Account Types/Credit Mix – 10%

A diverse variety of open accounts will prove to lenders that you responsibly manage multiple forms of debt. For example, having ten credit cards will look less reliable than if you were managing a mortgage, car payment, student loans, and two credit cards all at once.

New Credit/Inquiries – 10%

There are two types of credit inquiries: hard inquiries and soft inquiries. Avoid the hard inquiries—these are the ones that affect your score, sometimes by up to five points. Hard inquiries are any applications for new loans, cards, or other credit lines. Soft inquiries are credit checks made by your landlords or by your employer when applying for things like apartments and jobs. Also, remember that you never get penalized for checking your own score.

Credit Score Pie Chart

Who is Calculating Your Score?

Your credit score is calculated by each of three major credit recording bureaus: Experian, TransUnion, and Equifax. Your score may differ between each of these three bureaus because each has its own calculation model. Models are specific methods of statistical analysis used by bureaus to evaluate your worthiness to receive credit. The two major credit-scoring models are FICO (or Fair Isaac Corporation) and VantageScore.

FICO scores are the most common credit score model. The FICO score is used in over 90% of U.S. lending decisions and has been an industry standard for over 25 years. You don’t need a large income to have a high FICO score, but a high score will always save you money in the long run by lowering your loan payments and your interest rates. FICO scores have a range from 300 – 850. However, you can have more than one FICO score, some of which can range from 250 – 900. If you’d like to learn more about FICO score versions, you can read about them here.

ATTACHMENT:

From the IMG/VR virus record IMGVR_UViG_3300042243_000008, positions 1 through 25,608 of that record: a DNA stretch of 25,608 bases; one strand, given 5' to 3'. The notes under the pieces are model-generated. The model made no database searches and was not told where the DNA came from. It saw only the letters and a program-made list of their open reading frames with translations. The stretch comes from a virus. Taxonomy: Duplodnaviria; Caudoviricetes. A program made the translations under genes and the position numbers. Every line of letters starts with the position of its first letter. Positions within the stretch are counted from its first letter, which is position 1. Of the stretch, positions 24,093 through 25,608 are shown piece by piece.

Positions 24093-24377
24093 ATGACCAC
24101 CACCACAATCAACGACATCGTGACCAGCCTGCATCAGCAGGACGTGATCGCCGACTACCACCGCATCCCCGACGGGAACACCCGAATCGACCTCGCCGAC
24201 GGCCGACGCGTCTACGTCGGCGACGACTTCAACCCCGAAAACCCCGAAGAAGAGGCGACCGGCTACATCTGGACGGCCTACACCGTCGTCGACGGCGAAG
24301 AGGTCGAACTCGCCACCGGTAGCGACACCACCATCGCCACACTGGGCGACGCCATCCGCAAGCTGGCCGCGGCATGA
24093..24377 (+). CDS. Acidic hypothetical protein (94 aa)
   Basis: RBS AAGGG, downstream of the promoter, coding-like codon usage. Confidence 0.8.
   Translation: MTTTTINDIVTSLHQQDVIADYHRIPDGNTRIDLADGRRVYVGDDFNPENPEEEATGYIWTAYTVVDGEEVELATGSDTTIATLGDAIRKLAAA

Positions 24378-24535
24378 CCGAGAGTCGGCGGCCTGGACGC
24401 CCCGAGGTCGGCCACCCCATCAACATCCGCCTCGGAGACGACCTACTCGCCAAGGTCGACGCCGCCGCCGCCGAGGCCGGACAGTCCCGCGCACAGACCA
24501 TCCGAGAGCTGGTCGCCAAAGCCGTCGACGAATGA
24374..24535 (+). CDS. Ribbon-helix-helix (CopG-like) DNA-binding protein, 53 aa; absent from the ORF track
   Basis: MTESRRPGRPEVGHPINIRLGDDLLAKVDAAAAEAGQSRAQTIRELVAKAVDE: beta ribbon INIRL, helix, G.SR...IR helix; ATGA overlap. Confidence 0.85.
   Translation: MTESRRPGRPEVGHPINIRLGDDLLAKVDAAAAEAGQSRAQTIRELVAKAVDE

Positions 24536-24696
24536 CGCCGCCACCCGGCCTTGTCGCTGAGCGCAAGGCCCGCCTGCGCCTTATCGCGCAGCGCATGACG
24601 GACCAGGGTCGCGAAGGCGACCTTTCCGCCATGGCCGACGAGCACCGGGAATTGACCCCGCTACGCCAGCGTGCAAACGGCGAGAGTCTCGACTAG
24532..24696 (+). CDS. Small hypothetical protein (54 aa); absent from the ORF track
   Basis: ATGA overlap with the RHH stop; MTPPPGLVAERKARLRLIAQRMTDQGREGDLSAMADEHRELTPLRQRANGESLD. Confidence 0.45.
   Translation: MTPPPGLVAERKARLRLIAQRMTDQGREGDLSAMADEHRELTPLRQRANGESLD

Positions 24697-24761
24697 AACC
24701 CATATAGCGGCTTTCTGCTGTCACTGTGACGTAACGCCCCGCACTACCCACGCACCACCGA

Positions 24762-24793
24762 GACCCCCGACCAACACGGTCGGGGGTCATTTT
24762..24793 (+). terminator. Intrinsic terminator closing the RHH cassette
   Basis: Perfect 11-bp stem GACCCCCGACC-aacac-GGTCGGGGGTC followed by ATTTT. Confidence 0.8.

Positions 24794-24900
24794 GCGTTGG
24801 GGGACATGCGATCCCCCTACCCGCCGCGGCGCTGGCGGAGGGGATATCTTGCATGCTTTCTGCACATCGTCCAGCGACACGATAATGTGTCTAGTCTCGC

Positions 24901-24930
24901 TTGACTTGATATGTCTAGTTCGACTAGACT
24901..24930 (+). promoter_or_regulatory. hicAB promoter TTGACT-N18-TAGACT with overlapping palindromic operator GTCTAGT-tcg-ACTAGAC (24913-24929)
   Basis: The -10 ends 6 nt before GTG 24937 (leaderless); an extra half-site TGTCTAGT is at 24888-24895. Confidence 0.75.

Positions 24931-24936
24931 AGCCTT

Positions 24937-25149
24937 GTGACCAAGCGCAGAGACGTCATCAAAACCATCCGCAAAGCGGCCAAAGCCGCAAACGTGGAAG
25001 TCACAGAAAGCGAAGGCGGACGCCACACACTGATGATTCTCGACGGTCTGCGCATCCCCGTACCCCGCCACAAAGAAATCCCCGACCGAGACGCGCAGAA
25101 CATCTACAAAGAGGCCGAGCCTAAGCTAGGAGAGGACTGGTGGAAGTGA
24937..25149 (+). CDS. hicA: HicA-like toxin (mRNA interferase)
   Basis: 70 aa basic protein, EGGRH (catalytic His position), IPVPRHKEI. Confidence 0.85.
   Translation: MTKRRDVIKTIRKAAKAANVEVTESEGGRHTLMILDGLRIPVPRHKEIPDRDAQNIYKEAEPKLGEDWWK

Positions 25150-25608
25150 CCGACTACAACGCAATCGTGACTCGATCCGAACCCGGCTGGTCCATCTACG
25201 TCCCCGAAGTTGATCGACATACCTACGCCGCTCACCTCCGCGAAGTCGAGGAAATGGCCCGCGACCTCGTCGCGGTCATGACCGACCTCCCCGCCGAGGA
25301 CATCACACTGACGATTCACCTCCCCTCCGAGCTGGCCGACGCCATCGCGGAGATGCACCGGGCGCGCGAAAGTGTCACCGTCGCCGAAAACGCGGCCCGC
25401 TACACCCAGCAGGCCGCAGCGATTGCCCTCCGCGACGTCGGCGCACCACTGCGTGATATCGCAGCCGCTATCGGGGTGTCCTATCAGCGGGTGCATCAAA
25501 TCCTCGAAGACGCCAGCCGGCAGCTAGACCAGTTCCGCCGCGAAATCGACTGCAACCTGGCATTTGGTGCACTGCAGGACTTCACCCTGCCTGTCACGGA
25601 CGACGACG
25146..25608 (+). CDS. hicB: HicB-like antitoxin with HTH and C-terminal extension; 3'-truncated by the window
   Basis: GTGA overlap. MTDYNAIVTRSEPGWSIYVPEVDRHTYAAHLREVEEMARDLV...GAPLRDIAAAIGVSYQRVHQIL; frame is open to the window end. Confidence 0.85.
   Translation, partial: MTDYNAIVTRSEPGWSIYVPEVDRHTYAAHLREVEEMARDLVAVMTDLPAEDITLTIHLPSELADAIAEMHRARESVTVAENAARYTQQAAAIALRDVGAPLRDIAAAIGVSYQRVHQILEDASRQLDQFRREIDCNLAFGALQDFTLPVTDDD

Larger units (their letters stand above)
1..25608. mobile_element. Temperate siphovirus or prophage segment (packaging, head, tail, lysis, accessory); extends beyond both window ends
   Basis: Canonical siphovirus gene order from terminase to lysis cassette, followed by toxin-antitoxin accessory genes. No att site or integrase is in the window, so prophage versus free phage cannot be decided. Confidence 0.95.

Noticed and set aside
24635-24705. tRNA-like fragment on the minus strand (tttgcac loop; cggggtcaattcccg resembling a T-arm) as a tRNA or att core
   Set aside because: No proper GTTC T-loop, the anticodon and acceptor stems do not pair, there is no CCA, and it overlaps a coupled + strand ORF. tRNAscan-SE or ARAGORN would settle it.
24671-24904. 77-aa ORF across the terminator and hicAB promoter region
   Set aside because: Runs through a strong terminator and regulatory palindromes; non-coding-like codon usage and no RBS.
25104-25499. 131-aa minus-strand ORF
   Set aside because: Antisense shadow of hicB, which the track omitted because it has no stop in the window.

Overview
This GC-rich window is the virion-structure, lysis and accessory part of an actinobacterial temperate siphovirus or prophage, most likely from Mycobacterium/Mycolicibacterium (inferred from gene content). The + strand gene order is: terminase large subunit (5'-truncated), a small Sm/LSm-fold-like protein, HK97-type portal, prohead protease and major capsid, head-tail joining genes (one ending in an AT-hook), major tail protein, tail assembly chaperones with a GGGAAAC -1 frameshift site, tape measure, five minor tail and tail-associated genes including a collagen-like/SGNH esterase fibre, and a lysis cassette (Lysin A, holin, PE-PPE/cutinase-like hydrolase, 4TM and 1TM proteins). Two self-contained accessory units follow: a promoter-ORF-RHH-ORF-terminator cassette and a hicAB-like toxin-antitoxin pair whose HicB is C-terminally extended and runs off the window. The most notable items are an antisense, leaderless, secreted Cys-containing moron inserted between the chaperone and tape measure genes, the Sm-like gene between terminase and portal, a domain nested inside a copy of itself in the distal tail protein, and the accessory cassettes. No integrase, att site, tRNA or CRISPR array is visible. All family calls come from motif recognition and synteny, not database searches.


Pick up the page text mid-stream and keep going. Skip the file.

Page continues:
VantageScore was created in 2006 as an alternative to FICO to benefit new credit users. It can be calculated using as little as one month of credit history and has the same range and similar weighting as your FICO score. While your payment history and credit utilization are still the most important factors for your VantageScore, less emphasis is put on the age of your credit, account diversity, and new credit lines.

Can I Improve My Credit Score?

Anybody can improve their credit score by monitoring their payments, inquiries, and credit usage. Take these steps to improve your score:

  1.  Check your score to establish your baseline.
  2.  Dispute any errors on your reports.
  3.  Set up payment reminders or autopay.
  4.  Limit hard inquiries by not applying for new cards or loans.
  5.  Pare down your credit usage to a 30% limit.
  6.  Check your score as often as you can and watch out for fraud.
  7.  Don’t close old accounts after you pay them off.

Have patience! Your score won’t change overnight but establishing good habits will bring a change over time. To make things even easier, follow three simple rules: never max out your cards, make your payments on time, and try never to carry a balance. Doing these three things is guaranteed to stabilize your credit score. Take what you’ve learned, take action, and your score will change before you know it.

Read our other articles in the Focus on Your Money series to get tips on saving and budgeting.

* Webinars are available to current FFS Agents.